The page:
Reading for a Lifetime

Written by Ryan Evans on January 29th, 2020

The new year is a great time to set fresh goals for the upcoming months, or resolve to persevere on past commitments. One of our primary purposes at Providence is to develop readers – children who not only know how to read well but enjoy reading and make time for it. As we all know, this goal is becoming increasingly more challenging with competition from so many wonderful technological devices, but it’s never too late to develop good habits.

Several years ago, the National Endowment of the Arts conducted a survey of reading trends that highlighted the ominous decline of reading habits in both children and adults. After sharing the results of their comprehensive study, they provided three research-based recommendations to parents.

  1. Read to your children – not just when they are 3 or 4 years old. Read to them. Read to them at night, read to them as a family, read great books even to your older children.
  2. Read yourself – There is a strong correlation between the amount of reading a parent does and the type of reader his or her child becomes. Do your children see you reading? Do they see a love of books in the home? Do we as parents encourage reading?
  3. Buy books and build a home library – The study found a direct correlation between the number of books in the home and the reading proficiency of children. It crosses all socio-economic boundaries, and the mere presence of books in the home cultivates future readers.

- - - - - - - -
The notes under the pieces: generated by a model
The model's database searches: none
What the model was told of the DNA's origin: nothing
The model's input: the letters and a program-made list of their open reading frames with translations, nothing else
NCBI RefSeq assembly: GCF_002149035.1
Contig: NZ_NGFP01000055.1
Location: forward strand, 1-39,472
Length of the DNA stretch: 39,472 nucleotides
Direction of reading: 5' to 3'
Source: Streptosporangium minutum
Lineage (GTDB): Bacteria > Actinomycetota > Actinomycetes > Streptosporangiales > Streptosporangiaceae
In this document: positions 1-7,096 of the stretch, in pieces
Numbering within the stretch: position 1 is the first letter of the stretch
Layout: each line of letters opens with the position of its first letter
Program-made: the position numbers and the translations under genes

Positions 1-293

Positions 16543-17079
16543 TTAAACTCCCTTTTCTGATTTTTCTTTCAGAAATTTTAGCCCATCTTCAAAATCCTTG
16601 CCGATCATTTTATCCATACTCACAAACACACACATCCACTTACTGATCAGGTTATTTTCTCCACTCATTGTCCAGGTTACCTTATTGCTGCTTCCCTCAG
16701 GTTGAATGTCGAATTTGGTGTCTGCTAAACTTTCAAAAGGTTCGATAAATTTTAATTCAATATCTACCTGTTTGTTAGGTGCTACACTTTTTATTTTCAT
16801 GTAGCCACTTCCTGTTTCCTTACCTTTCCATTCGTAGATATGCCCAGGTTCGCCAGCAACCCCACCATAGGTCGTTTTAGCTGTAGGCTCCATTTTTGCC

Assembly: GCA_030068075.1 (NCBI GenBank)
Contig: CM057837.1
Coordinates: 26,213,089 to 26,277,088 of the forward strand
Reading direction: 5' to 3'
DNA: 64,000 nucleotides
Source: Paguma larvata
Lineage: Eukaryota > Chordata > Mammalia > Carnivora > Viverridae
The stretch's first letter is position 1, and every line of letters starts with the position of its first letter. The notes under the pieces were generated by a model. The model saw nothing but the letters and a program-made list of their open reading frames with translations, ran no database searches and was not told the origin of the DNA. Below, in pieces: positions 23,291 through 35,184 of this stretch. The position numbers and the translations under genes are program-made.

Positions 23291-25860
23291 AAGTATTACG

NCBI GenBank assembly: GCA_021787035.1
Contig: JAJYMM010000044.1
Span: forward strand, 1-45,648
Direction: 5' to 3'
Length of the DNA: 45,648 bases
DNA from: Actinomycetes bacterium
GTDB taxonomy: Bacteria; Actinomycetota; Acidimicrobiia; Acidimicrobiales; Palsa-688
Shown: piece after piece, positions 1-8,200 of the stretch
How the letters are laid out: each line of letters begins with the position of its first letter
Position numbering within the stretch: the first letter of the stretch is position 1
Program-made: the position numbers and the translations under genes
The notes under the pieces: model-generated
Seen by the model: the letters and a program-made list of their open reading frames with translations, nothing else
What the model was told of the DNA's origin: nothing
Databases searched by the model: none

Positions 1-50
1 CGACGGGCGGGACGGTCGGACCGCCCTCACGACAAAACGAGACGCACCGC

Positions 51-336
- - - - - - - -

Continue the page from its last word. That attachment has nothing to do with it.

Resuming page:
While we acknowledge that cultivating readers can be more challenging given the numerous distractions of the digital age, the task is not new. Aristotle wrote in Nicomachean Ethics, “The soil must have been previously tilled if it is to foster the seed, the mind of the pupil must have been prepared by the cultivation of habits, so as to like and dislike aright.” Building good habits begins early, as indicated by the findings in the NEA study.

In our new Cultivating a Strong Partnership document that we introduced at the State of the School meeting, we emphasize the importance of “Shared and Agreed upon goals.” In that document, we write, “Read to children, with them and in front of them. Encourage children to read beyond the classroom requirement so that they understand that reading is not about school, but about learning, growing, and stewarding the mind God has given them.”

To this end, here are five more ideas to help develop a love of reading in our children:

  1. Set reading goals and share them with family members. Research shows that we are more likely to achieve results if we set goals and share them with others.
  2. Listen to audio books in the car. Particularly on long trips, these can be fun experiences for the whole family.
  3. Read the same books your children are reading. The Providence curriculum includes great literature, many of which we parents haven’t yet had the privilege of reading.
  4. Purchase books for gifts and encourage your children to build their own libraries.
  5. Practice a family “read-in.” Power off the electronic devices, buy some good snacks, and dedicate some quiet family time to reading.